Sunday, October 25, 2009

Moscow !

Stepping off the train, I had no idea what we were all in for arriving in Moscow. We were so cozy in our train life but it was time to get our walking shoes on again and find out what makes this city tick. I have to say it is such a stunning city. Contrary to my preconceived ideas of what it could be (gray, sad, maybe a little behind the times-shame on me!!), it is anything but, it is colorful and so rich in history and now, just plain rich. People are so stylish, with our limited around the world wardrobe (2 pairs of shoes each) and some warm sporty-wear, we really felt out of place among these hip gorgeous people.
We set out to the most famous starting place, the Red Square. We toured the Basil Cathedral, the one that looks like a chocolate factory from the outside, and were awed by the Greek Orthodox frescoes and icons adorning every square inch of the cathedral. It was gorgeous and mysterious.
One place we absolutely needed to see before leaving Moscow was the Kremlin. I didn’t even know what the Kremlin was, exactly. I just knew it was mentioned numerous times in one of my favorite childhood shows, “Get Smart”. We stood at the ticket office and were approached by a local guide by the name of Lydia. With her thick Russian accent, she offered to guide us through the Kremlin. We hesitated for a moment and then agreed on a price. She was an amazing guide feeding us with volumes of history. She made mention many times about Ivan the Terrible and his seven wives and his terrible deeds. She brought the Kremlin to life for us! I wanted to hug her afterwards because she made our visit so worthwhile! The Kremlin is likened to our White house. Russia’s president resides here and 2,000 government employees come here to work. The Kremlin was originally a fortress (it is what it means in Russina) and the Russian Tsars resided here. All were crowned in one of the 5 cathedrals that are inside the Kremlin. We visited all 5. Originally there were more cathedrals but since Stalin did not like churches, he had them destroyed. There was a lot of talk about how awful Napoleon was and how he stole a lot of gold and jewels from the Kremlin. He turned some of the most beautiful buildings into horse stables and used one of the cathedrals as his wine cellar. He eventually left because he couldn’t withstand the bitter cold.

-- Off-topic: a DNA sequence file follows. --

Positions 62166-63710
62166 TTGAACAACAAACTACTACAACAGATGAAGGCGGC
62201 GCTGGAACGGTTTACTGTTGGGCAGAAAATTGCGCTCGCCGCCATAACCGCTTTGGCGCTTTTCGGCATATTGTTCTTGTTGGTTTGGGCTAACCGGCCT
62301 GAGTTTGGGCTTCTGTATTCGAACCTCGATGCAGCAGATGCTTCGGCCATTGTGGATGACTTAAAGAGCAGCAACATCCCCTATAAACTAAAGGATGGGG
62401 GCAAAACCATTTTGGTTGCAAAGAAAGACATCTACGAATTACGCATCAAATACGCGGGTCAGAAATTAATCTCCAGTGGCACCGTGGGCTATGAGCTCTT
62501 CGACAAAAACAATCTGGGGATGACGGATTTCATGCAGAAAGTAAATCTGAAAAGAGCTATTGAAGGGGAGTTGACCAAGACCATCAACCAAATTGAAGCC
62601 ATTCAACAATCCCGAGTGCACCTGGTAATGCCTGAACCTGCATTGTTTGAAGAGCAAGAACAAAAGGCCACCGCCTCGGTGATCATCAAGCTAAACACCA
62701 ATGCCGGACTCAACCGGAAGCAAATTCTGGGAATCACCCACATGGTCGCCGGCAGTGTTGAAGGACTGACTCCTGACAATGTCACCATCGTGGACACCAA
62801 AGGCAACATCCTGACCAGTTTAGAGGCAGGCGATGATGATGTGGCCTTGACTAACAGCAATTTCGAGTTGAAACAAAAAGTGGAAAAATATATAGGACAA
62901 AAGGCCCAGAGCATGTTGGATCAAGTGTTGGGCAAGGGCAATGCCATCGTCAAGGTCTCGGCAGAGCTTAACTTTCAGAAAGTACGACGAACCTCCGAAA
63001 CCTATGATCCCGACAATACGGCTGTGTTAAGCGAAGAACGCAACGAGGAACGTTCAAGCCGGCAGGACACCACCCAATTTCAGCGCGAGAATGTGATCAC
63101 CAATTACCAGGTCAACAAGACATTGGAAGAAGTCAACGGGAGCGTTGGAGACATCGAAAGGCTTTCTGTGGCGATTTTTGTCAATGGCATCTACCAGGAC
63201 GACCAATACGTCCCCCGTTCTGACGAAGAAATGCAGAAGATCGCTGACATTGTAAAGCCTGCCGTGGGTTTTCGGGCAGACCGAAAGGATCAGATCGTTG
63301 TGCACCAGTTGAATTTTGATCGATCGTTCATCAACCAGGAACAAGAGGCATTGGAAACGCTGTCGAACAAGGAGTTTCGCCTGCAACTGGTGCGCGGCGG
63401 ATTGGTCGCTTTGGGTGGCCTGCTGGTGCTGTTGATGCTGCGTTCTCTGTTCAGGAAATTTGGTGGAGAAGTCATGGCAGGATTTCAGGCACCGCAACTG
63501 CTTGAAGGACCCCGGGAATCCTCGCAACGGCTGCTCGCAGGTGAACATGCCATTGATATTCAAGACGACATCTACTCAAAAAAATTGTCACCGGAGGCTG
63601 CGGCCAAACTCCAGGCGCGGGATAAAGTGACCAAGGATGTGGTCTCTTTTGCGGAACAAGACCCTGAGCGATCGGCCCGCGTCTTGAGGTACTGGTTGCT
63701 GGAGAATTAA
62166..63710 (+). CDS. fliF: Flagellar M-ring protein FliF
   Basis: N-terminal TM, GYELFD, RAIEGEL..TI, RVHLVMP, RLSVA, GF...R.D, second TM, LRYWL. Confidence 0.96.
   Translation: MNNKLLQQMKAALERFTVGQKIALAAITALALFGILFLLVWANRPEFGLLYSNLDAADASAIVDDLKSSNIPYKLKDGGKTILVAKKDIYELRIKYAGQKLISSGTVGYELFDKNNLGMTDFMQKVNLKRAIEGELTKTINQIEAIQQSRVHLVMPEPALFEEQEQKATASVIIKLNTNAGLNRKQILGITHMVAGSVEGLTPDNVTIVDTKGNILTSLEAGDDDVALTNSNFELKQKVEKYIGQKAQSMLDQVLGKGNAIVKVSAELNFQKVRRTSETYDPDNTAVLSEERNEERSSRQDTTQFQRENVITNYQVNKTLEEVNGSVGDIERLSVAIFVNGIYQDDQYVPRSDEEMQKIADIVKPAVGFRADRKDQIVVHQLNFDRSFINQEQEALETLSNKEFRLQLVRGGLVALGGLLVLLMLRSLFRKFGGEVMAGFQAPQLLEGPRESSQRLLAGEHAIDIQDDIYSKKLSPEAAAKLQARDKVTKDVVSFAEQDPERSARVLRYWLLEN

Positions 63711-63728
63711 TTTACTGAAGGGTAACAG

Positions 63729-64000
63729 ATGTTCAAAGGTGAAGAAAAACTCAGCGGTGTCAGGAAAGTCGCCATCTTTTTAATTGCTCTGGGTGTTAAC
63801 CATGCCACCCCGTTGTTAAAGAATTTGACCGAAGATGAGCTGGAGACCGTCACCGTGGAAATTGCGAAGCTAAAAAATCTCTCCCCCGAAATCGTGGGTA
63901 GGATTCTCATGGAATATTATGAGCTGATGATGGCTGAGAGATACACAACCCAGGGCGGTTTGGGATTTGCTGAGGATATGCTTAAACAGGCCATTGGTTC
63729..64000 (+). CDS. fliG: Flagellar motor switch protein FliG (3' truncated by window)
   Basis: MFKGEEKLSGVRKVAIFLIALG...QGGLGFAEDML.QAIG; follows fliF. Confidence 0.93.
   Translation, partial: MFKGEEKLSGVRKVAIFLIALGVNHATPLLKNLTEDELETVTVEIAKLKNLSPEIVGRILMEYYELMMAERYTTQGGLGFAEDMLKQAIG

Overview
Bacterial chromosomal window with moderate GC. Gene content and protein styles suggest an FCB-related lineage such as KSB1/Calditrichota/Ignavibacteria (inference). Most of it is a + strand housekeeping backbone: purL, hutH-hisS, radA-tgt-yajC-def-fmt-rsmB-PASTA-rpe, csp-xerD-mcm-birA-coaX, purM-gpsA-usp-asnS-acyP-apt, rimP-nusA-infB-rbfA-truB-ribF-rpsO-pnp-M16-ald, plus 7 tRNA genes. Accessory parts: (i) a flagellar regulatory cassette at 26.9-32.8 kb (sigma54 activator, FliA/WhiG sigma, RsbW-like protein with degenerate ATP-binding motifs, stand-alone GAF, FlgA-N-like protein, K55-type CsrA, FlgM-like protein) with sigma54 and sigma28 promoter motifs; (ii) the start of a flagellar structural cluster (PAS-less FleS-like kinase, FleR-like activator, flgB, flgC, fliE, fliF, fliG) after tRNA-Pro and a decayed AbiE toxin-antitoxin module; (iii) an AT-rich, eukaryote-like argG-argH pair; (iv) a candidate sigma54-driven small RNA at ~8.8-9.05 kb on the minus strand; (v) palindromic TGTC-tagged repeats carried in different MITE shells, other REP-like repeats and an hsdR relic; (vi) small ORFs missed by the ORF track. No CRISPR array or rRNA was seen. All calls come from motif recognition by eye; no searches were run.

We heard that food was terrible here, but we have enjoyed it thoroughly. We’ve eaten with the locals at some great Russian buffets so we can point and choose. We found this works best when you don’t speak the language. Eric loves the stuffed peppers and borscht and I love beet salad with capers. The kids like the chicken soup and meatballs. Its been fun to experiment and its all been really good.
We will leave tomorrow filled with beautiful images of this opulent city and a longing to come back again one day.

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